Two weeks ago, Kibuye's first ever chime choir had their debut performance! While at my parents house in California last year, I saw the chime set that we had used in their church years ago. It struck me that this would be a great way of teaching music notation, counting, and ensemble skills while at the same time blessing the community. Our chime choir is made up of both team kids and Burundian youth from the church. Check out the videos at the end. Enjoy!












4.10.18

Hidden Talents

by Jess Cropsey

We have an increasing number of visitors coming through Kibuye these days, bringing with them needed expertise and often goodies from the USA to share.  We certainly appreciate the skills that they offer, but sometimes it’s the ones that you don’t expect that are the most delightful.  

Recently, a team working with Sister Connection (an outreach to Burundian widows) stopped by Kibuye for the day to see what’s happening.  Before they even arrived, a woman in the group offered her services as a professional hairstylist.  Of course, many of the ladies on the team jumped at this opportunity and slots quickly filled up.  Everyone arrived with clean, wet hair and she cranked out 17 haircuts in 5 hours, working through her lunch break and braving the first haircut for a 1-1/2 year old.  


This handsome guy is mine.  :-)

First haircut!

That's a lot of hair!

Heather getting a lesson on how to cut Anna's hair

At the end of the day, she gifted us with her brand-new cutters, scissors, spray bottle, and drape.  As an added bonus, her husband (a plumber) went around fixing all of our leaky sinks!

A couple months ago, one of the ITEC team (who helped finish the massive solar project at the hospital) offered his expertise in 3D printing.  He adapted his college-level explanations for our 1st-8th graders, brought 3D printed models to share with them, and even acquired free licenses to a design program.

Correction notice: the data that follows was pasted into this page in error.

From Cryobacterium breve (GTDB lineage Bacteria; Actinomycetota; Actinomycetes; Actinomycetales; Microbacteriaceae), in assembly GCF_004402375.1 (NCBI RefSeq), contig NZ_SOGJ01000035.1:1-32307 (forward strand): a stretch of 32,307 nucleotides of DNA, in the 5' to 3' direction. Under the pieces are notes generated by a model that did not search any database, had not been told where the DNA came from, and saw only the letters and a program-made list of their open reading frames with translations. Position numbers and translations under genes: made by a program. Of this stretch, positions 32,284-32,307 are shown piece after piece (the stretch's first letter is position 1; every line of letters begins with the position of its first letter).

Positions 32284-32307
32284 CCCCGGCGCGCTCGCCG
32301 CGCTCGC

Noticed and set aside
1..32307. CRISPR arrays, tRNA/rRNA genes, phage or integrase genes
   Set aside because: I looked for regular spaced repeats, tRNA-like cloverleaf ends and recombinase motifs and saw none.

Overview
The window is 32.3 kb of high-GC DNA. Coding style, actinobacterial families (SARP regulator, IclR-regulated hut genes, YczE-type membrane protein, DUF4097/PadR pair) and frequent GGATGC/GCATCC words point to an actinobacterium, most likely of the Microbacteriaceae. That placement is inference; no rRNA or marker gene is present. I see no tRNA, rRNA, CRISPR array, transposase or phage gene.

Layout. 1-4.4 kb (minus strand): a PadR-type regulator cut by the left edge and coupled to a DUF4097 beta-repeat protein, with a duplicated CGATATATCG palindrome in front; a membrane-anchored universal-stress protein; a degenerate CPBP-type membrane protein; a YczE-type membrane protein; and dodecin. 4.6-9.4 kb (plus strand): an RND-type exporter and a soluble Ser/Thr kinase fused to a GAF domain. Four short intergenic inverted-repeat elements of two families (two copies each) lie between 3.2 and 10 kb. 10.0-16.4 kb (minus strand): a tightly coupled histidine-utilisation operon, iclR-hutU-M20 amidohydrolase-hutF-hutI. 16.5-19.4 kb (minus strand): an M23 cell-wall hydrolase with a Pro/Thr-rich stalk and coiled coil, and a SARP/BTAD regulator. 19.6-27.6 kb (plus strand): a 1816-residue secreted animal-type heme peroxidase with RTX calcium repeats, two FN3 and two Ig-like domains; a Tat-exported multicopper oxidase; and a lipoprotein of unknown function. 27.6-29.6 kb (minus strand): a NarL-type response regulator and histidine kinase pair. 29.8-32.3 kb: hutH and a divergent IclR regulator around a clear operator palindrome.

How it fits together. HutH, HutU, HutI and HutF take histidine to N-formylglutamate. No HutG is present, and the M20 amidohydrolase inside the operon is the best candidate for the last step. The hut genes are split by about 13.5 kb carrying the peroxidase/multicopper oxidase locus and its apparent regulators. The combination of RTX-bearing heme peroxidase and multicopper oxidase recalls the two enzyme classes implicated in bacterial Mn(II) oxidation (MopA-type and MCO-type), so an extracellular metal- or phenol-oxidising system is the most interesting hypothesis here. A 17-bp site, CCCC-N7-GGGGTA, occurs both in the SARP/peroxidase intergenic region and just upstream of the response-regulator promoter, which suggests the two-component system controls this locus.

When Julie and Logan Banks visited our team in 2014, Julie led the women through a worshipful yoga experience and also taught some ballet to our little girls.  


2014:  Julie Banks (center); Maggie, Elise, Abi, & Anna (left to right)

We get to benefit from her unique talents on a long-term basis now that her family has joined our team.  (Imagine game show hostess, drama and dance club director, party planner extraordinaire, pep rally leader, etc.)   

I’ve learned that anyone who visits has something that they can offer to serve this community (either missionary or Burundian) and am looking forward to seeing what other talented people God brings our way in the future!  
   

1.10.18

Many First Times

(By Ted)

When was the last time you experienced or did something for the first time? 


For our family, this past year has been filled with many first-time experiences. It was our first time moving to another country (France) then yet another (Burundi). It was Eunice’s first time learning to drive stick shift (awesome!). It was my first time getting a speeding ticket in another country, while in France (not so awesome). It was Toby’s first time attending a French preschool, where French was the only language spoken around him all day. It was Amos’s first birthday shortly followed by his first steps walking on his own. And the list goes on…